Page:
A point well pushed by labor inequality advocates is that the minimum wage does not reflect what it once was in 1968, which (adjusted for inflation) would have been $10.52/hr. Those who would argue further, would say that if you account for average worker productivity, the wage should be even higher ($21.72+/hr).1 The follow reasons are why this number is not credible:
- The term “average worker” accounts for the “average of all workers” not just the average of minimum wage workers.
- If we were talking about just the average minimum wage worker, then we would see that their wages have risen 5-6 times as fast as warranted by work productivity.1
- This also does not account for the technological advances which have made average labor (especially manual labor) much easier.
- If you were talking purely about who should be paid more based on productivity, then the wages of engineers should be raised, not entry level labor workers.
To take a more holistic approach, you must also take into account that 63% of those who make less than $9.50/hr live in households that earn more than $50,000/yr and are not the primary income providers.3 Instead of a Federal Minimum Wage, I believe there should be an Adjusted Cost of Living policy.4 If you call it a “minimum wage” then workers will always feel that they are getting a “minimum” no matter how high the “wage” is.
1 Fairchild, Caroline. “Minimum Wage Would Be $21.72 If It Kept Pace With Increases In Productivity: Study.” The Huffington Post. TheHuffingtonPost.com, 13 Feb. 2013. Web. 22 Nov. 2014. . For the study published by the Center for Economic and Policy Research (CEPR), see: Schmitt, John. “The Minimum Wage Is Too Damn Low.” (2012): n. pag. Cepr.net. CEPR, Mar. 2012. Web. 22 Nov. 2014. .
2 This is based upon what we know about the productivity of the food service industry (which represents 44% of all minimum wage earners). Quote: “Taking a longer view, from 1987 to 2012 the same BLS data show that worker productivity in the food service sector rose by an average of 0.6 percent per year. In limited service restaurants, the gains were slightly lower, only averaging 0.5 percent per year. Meanwhile, unit labor costs have risen by an average of 3.6 percent. Over this period the minimum wage has risen from $3.35 to $7.25 per hour which is an average annual increase of 3.1 percent. In other words, at least in food service, the minimum wage has risen at a rate five or six times as fast as justified by the gains in worker productivity.” (Dorfman, Jeffrey. “Almost Everything You Have Been Told About The Minimum Wage Is False.” Forbes. Forbes Magazine, 30 Jan. 2014. Web. 21 Nov. 2014. .)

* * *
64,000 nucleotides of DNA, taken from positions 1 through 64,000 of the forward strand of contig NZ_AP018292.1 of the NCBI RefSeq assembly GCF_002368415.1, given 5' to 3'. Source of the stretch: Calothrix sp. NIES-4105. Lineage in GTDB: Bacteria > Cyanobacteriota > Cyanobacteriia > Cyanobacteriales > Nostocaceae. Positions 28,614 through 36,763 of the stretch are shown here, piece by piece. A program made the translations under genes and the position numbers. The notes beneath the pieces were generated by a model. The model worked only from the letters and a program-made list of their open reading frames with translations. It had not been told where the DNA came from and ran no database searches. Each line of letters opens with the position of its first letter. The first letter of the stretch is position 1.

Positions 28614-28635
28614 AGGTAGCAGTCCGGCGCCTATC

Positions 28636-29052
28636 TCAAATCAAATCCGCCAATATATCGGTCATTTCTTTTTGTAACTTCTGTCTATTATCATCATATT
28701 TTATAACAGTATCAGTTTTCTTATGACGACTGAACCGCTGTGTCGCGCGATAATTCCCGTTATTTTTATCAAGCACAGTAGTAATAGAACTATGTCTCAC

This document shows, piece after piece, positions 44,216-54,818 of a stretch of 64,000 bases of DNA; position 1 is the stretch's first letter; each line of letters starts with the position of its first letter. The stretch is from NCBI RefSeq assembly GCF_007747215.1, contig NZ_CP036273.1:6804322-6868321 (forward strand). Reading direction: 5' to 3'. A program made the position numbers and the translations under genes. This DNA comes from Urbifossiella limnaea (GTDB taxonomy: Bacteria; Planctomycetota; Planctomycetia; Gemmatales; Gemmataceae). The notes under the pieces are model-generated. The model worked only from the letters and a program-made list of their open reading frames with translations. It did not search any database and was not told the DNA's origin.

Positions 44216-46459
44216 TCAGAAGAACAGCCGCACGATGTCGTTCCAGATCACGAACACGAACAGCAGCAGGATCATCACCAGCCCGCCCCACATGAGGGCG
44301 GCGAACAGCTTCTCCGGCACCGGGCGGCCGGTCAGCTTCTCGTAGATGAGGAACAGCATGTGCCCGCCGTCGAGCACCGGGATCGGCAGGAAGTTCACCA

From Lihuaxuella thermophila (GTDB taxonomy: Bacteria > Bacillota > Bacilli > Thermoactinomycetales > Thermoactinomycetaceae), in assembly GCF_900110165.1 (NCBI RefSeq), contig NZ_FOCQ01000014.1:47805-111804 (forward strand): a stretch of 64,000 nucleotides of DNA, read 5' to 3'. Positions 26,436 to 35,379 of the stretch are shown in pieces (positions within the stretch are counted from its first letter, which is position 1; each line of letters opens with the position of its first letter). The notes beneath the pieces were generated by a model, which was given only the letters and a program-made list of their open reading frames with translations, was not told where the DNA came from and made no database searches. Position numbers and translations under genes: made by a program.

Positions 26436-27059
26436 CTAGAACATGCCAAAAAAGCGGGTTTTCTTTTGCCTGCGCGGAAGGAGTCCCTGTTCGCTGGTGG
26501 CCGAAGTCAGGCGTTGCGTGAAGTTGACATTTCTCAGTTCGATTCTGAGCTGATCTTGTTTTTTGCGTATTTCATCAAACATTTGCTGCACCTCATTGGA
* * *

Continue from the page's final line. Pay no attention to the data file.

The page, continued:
3 Ibid. Quote: “In fact, according to a recent study [https://epionline.org/downloads/Sabia_Burkhauser_SEJ_Jan10.PDF], 63 percent of workers who earn less than $9.50 per hour (well over the minimum wage of $7.25) are the second or third earner in their family and 43 percent of these workers live in households that earn over $50,000 per year.”
4 This policy would set a progressive minimum wage based on the rate of inflation for each individual city’s economy in comparison to the value of the U. S. dollar each year. The policy might include an entry which accounts for job transfers etc. See “Cost of Living” calculators which compares city to city: http://www.coli.org/compare.asp (The C2ER is the standard calculator).
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